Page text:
We must not be like the man from the country, who, when he had to cross the river, said that he would wait till the stream ran dry, for it could not possibly run by that fast forever, but must eventually run out of water! We have been afraid that we would live until the river of God’s mercy ran dry; but it never has, and it never will. Some Christians say when a great number of sinners are converted, “Oh, well, you see, because there are so many, they cannot all be genuine salvations.” That is exactly why I think the work must be real. When I see a little small number of salvations every now and then, I am far more inclined to say, “Well, I don’t know. It may be of God, but it is not a very great affair, and he generally does great things when his Spirit is poured out.” But when I see God calling three thousand sinners to salvation in one day, I say, “This is the finger of God. I am sure of it.” Now, I would be the last to despise the day of small things, but I must also speak up for the day of great things. I have noticed that those who are added to the church at times of revival are people that produce saving fruit quite as well as others, and I think even better than others. That is my experience; because at times we are apt to say, “there are so few coming to Christ; we must not be so strict in examining them;” but when there is a great number we feel that we can afford to be particular, and we are naturally more strict. I do not justify this, but I am sure that the tendency exists. I believe in a great work; and when I see our Lord filling the net, I think I hear him saying to me, “Do not be afraid because the fish are causing the boat to begin to sink. Don’t be afraid. You will get many more than these. Let your net down again.”
Let us not doubt because it seems too wonderful that God would bless us to such a great extent. It is wonderful, but let us not doubt it. Can the Lord use such poor inferior creatures as we are? He does use us. Don’t ask how he can do it if he does it. He is a God of sovereignty, and he uses whom he wishes, and if he blesses you, give him the glory for it: but do not let the greatness of his grace cause you to mistrust him. You have seen a painter with his palette on his finger, and he has ugly little daubs of paint on the palette. What can he do with those spots? Go in and look at his picture. What splendid painting! What lights! What shades! Where are those daubs of paint? They have been used up on the picture. What! Did he make that picture out of those ugly spots of paint? Yes, that picture was made out of those little daubs of color! That’s the way it is with painters. Jesus does the same with us, but in even a wiser way. He takes us, poor smudges of paint, and he makes the blessed pictures of his grace out of us; for it is neither the brush he uses, nor the paint he uses, but it is the skill of his own hand which does it all, and we must praise his name for it. Now, poor worker, do not be afraid. The great Artist will take you in hand, and make something of you. I forget how much can be made out of a penny’s worth of iron, but I do know that there are methods by which a penny’s worth of iron can be so molded, and fashioned, that it can become worth a hundred times what it was before it came from the manufacturer’s hand. Who can tell, what the Lord can make from such poor creatures as us? He says, “Do not be afraid”; and I pray that you will not be fearful. You who make up this church, do not be afraid because the Lord fills this great building. Summon your partners that are in the other boats to come and help you. Help others around you to fill their boats, and may God send you a long and continued revival of religion. Do not let the old folks get frightened at the Lord’s glorious working: believe in it and rejoice! Why, if the Lord were to convert three thousand in one day in any place, there are many Christians who would say, “I do not believe in it, for I never saw anything like it before.” Many churches would say, “We do not think that we ought to take them in just yet.” At Pentecost they baptized the 3,000 converts the very same day. You see, the church was ready to baptize them: we have no church in England that would do that, and we have no Christian people who would approve of it if it were done, rather they would as a whole murmur that it was reckless enthusiasm, and foolishness. “We say that, “We believe in the Holy Spirit,” but do we truly believe in him? God grant that we will.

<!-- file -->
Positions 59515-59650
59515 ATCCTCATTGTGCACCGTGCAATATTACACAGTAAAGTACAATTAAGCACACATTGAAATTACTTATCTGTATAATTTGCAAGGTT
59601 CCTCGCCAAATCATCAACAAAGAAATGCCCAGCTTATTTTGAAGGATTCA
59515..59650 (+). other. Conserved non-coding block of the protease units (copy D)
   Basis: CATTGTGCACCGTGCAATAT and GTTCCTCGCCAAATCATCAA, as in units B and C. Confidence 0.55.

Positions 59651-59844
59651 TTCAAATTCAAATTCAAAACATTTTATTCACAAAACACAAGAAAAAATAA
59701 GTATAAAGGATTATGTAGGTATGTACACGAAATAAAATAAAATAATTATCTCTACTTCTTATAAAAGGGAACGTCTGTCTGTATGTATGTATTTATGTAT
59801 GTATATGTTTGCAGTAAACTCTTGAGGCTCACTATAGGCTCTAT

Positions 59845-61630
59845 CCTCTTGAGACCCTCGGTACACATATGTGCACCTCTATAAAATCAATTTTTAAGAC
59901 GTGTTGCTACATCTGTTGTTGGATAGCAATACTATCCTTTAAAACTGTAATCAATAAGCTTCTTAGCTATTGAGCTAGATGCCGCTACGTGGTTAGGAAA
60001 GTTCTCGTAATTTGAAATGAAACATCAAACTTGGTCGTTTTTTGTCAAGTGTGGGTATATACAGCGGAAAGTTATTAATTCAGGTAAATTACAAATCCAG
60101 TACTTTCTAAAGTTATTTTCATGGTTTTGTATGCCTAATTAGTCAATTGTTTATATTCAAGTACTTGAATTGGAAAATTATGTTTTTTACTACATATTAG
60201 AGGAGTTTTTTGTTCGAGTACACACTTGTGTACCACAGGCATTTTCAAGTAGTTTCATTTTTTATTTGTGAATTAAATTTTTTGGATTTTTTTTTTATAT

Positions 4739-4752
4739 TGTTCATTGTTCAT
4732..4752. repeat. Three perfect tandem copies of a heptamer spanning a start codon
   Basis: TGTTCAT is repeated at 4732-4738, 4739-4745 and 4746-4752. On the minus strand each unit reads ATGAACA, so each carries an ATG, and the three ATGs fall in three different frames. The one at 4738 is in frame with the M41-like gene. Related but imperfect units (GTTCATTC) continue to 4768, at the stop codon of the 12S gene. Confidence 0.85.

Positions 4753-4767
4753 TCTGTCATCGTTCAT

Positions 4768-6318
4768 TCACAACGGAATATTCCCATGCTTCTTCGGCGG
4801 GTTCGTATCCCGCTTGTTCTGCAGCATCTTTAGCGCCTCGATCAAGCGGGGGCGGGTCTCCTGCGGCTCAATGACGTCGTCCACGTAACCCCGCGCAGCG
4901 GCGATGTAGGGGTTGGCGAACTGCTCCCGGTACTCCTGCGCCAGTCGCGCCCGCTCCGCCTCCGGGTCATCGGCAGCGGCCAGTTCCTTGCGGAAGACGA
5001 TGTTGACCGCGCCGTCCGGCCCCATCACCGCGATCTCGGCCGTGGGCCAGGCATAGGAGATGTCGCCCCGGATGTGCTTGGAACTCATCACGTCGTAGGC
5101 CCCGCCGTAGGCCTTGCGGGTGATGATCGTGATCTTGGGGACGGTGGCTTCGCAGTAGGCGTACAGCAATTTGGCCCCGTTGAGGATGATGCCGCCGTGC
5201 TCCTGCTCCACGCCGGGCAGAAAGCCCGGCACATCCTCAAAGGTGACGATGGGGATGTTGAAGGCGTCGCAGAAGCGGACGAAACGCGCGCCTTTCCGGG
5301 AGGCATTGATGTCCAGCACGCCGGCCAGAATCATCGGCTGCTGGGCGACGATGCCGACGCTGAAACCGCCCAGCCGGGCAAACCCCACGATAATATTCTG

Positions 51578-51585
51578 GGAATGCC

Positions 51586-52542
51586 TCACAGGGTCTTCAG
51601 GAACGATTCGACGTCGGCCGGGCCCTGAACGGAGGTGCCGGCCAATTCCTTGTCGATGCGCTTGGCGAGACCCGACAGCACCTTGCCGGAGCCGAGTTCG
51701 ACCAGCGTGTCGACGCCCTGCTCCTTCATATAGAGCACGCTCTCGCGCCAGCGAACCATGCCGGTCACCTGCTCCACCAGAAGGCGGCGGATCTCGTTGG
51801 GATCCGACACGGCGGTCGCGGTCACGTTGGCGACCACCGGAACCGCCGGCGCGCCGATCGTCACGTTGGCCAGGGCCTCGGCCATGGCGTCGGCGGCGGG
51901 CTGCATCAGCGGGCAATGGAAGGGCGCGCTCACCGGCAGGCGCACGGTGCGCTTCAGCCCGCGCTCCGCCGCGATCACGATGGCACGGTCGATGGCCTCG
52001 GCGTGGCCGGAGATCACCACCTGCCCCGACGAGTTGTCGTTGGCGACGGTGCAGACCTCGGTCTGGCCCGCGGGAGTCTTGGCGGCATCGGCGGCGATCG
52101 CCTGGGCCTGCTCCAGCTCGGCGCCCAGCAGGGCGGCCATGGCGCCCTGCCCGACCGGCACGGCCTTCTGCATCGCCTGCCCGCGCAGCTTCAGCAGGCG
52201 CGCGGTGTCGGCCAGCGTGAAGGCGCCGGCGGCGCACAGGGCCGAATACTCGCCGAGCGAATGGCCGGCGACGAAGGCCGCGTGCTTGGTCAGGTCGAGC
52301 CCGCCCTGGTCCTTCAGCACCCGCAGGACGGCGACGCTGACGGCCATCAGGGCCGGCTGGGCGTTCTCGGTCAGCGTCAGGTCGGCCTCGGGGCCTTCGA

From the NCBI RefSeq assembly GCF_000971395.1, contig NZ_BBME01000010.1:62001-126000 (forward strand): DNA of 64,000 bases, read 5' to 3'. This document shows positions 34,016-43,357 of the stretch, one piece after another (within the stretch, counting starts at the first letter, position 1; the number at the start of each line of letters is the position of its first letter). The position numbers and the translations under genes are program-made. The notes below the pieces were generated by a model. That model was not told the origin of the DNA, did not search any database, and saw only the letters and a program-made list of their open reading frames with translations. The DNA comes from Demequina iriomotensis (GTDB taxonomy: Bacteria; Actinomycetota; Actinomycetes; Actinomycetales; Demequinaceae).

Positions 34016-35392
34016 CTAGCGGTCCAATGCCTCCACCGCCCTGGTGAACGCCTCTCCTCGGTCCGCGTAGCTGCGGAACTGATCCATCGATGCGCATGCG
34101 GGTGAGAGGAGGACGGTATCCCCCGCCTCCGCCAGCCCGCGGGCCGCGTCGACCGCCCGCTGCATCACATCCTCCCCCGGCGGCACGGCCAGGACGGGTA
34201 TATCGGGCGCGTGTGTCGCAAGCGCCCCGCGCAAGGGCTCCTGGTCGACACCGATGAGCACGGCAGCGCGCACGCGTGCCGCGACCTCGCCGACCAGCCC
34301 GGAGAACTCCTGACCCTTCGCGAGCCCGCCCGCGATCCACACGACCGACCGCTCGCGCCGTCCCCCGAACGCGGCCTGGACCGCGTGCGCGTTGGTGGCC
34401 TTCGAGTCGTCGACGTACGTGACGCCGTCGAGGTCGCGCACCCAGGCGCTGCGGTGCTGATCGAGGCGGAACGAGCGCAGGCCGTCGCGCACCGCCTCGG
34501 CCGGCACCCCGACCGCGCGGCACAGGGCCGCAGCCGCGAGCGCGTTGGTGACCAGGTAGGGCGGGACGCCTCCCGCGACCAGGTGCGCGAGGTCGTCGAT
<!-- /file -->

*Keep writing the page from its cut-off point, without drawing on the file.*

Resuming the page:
IV. But now a fourth “Do not be afraid,” which we find in the tenth chapter of Matthew, the twenty-eighth verse. I will not turn to it, but I will just tell you what it says, because there are many of you here who need its comfort.
“Do not be afraid of those who kill the body but cannot kill the soul. Rather, be afraid of the One who can destroy both soul and body in hell.”
THIS “Do not be afraid” REMOVES THE FEAR ARISING OUT OF SEVERE PERSECUTION.